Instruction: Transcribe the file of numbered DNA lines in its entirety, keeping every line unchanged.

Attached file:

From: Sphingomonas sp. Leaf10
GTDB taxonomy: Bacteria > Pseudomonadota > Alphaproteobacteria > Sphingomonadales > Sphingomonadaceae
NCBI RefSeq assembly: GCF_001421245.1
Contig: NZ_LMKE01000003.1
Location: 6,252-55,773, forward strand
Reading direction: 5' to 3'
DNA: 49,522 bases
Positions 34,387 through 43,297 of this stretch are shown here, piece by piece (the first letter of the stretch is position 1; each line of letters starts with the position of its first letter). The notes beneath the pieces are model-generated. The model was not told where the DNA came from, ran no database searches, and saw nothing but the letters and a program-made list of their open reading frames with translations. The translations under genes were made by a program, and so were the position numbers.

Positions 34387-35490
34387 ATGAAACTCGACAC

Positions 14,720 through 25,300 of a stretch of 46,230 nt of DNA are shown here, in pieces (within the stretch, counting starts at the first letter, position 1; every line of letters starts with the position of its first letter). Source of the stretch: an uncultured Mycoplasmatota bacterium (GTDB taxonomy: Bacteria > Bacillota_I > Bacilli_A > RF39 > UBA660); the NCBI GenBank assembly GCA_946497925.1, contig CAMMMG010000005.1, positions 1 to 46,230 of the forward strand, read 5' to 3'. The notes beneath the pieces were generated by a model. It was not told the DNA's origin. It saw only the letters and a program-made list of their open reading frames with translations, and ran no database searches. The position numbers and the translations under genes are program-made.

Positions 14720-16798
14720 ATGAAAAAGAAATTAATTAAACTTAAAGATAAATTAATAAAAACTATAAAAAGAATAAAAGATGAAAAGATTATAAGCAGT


From: Sphingomonas sp. Leaf10
GTDB taxonomy: Bacteria > Pseudomonadota > Alphaproteobacteria > Sphingomonadales > Sphingomonadaceae
NCBI RefSeq assembly: GCF_001421245.1
Contig: NZ_LMKE01000003.1
Location: 6,252-55,773, forward strand
Reading direction: 5' to 3'
DNA: 49,522 bases
Positions 34,387 through 43,297 of this stretch are shown here, piece by piece (the first letter of the stretch is position 1; each line of letters starts with the position of its first letter). The notes beneath the pieces are model-generated. The model was not told where the DNA came from, ran no database searches, and saw nothing but the letters and a program-made list of their open reading frames with translations. The translations under genes were made by a program, and so were the position numbers.

Positions 34387-35490
34387 ATGAAACTCGACAC

Positions 14,720 through 25,300 of a stretch of 46,230 nt of DNA are shown here, in pieces (within the stretch, counting starts at the first letter, position 1; every line of letters starts with the position of its first letter). Source of the stretch: an uncultured Mycoplasmatota bacterium (GTDB taxonomy: Bacteria > Bacillota_I > Bacilli_A > RF39 > UBA660); the NCBI GenBank assembly GCA_946497925.1, contig CAMMMG010000005.1, positions 1 to 46,230 of the forward strand, read 5' to 3'. The notes beneath the pieces were generated by a model. It was not told the DNA's origin. It saw only the letters and a program-made list of their open reading frames with translations, and ran no database searches. The position numbers and the translations under genes are program-made.

Positions 14720-16798
14720 ATGAAAAAGAAATTAATTAAACTTAAAGATAAATTAATAAAAACTATAAAAAGAATAAAAGATGAAAAGATTATAAGCAGT